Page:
To understand why the climate impact of beef alone is so large, note that the image at the top of this story is a sea of soybeans in a silo in the Brazilian Amazon rainforest. The beans belong to a feed lot that holds 38,000 cattle, the growth and fattening of which means dispensing 900 metric tons of feed every day. Which is to say that these beans will be eaten by cows, and the cows will convert the beans to meat, and the humans will eat the meat. In the process, the cows will emit much greenhouse gas, and they will consume far more calories in beans than they will yield in meat, meaning far more clearcutting of forests to farm cattle feed than would be necessary if the beans above were simply eaten by people....

https://www.theatlantic.com/health/arch ... ef/535536/
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Re: Meat Eaters Are Killing The Planet

Unread postby Tanada » Mon 07 Aug 2017, 08:22:33

dohboi wrote:If Everyone Ate Beans Instead of Beef

With one dietary change, the U.S. could almost meet greenhouse-gas emission goals.


“I think there’s genuinely a lack of awareness about how much impact this sort of change can have,” Harwatt told me. There have been analyses in the past about the environmental impacts of veganism and vegetariansim, but this study is novel for the idea that a person’s dedication to the cause doesn’t have to be complete in order to matter. A relatively small, single-food substitution could be the most powerful change a person makes in terms of their lifetime environmental impact—more so than downsizing one’s car, or being vigilant about turning off light bulbs, and certainly more than quitting showering.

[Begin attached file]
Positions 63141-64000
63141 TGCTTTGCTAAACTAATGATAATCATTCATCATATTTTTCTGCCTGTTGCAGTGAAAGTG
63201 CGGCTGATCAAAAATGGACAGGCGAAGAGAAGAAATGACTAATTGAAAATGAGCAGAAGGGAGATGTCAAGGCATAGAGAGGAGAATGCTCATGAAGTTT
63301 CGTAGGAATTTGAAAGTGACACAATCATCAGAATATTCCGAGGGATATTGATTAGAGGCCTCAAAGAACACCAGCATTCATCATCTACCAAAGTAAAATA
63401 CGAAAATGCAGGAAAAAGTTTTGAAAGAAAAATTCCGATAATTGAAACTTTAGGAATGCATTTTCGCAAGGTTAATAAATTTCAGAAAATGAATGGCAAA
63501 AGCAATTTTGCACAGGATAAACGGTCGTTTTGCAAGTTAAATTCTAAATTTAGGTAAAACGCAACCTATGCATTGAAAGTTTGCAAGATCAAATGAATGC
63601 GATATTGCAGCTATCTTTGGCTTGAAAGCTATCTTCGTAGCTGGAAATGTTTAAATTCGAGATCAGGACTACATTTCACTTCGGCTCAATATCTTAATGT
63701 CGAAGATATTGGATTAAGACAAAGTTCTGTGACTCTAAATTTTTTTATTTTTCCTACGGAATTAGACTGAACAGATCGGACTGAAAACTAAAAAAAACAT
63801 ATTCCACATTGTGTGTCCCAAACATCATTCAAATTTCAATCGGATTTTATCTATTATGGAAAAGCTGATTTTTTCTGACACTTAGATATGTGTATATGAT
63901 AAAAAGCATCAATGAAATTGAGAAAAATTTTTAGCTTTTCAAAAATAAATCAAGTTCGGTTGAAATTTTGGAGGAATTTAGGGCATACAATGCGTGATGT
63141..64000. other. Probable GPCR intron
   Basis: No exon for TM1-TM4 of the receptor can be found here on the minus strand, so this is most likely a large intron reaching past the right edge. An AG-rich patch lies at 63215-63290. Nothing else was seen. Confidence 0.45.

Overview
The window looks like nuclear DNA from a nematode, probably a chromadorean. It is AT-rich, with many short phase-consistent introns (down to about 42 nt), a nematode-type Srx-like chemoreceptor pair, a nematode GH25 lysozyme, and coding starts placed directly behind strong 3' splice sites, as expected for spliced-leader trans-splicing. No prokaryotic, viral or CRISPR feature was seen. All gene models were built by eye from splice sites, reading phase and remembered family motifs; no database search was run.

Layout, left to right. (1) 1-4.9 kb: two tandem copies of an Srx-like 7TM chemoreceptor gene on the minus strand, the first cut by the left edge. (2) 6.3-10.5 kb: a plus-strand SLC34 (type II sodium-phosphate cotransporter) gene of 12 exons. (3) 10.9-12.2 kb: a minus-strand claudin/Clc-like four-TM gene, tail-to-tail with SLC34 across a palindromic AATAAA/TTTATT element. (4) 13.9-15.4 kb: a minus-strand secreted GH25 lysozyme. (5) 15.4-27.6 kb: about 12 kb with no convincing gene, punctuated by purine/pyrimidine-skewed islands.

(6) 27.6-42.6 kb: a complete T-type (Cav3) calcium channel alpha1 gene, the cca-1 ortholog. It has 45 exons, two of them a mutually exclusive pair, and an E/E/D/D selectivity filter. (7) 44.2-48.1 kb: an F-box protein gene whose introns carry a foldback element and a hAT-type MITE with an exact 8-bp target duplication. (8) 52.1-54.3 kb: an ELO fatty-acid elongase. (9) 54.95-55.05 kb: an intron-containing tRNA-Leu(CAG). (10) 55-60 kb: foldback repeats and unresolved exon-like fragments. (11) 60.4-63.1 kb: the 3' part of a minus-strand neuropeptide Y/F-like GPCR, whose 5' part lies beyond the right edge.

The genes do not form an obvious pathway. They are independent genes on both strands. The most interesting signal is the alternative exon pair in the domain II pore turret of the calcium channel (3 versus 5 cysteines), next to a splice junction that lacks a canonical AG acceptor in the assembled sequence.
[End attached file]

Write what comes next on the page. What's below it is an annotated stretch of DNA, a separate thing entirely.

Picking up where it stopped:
To understand why the climate impact of beef alone is so large, note that the image at the top of this story is a sea of soybeans in a silo in the Brazilian Amazon rainforest. The beans belong to a feed lot that holds 38,000 cattle, the growth and fattening of which means dispensing 900 metric tons of feed every day. Which is to say that these beans will be eaten by cows, and the cows will convert the beans to meat, and the humans will eat the meat. In the process, the cows will emit much greenhouse gas, and they will consume far more calories in beans than they will yield in meat, meaning far more clearcutting of forests to farm cattle feed than would be necessary if the beans above were simply eaten by people....

https://www.theatlantic.com/health/arch ... ef/535536/


Pure propaganda level BS. Feedlot cattle are typically fed a mix of soybeans and maize, which causes their digestive systems to produce large quantities of bio-methane. Feeding them alfalfa or better yet mixed plant forage eliminates the methane issue from cattle. Switching the beans from the cattle to the humans just means the bio-methane would be coming from the human gut instead of the cattle gut, doing zero to solve the problem. Feeding humans a well balanced omnivore diet like our digestive system works best with and feeding cattle a leafy green diet like their digestive system works best on is the solution to this man made feedlot based problem.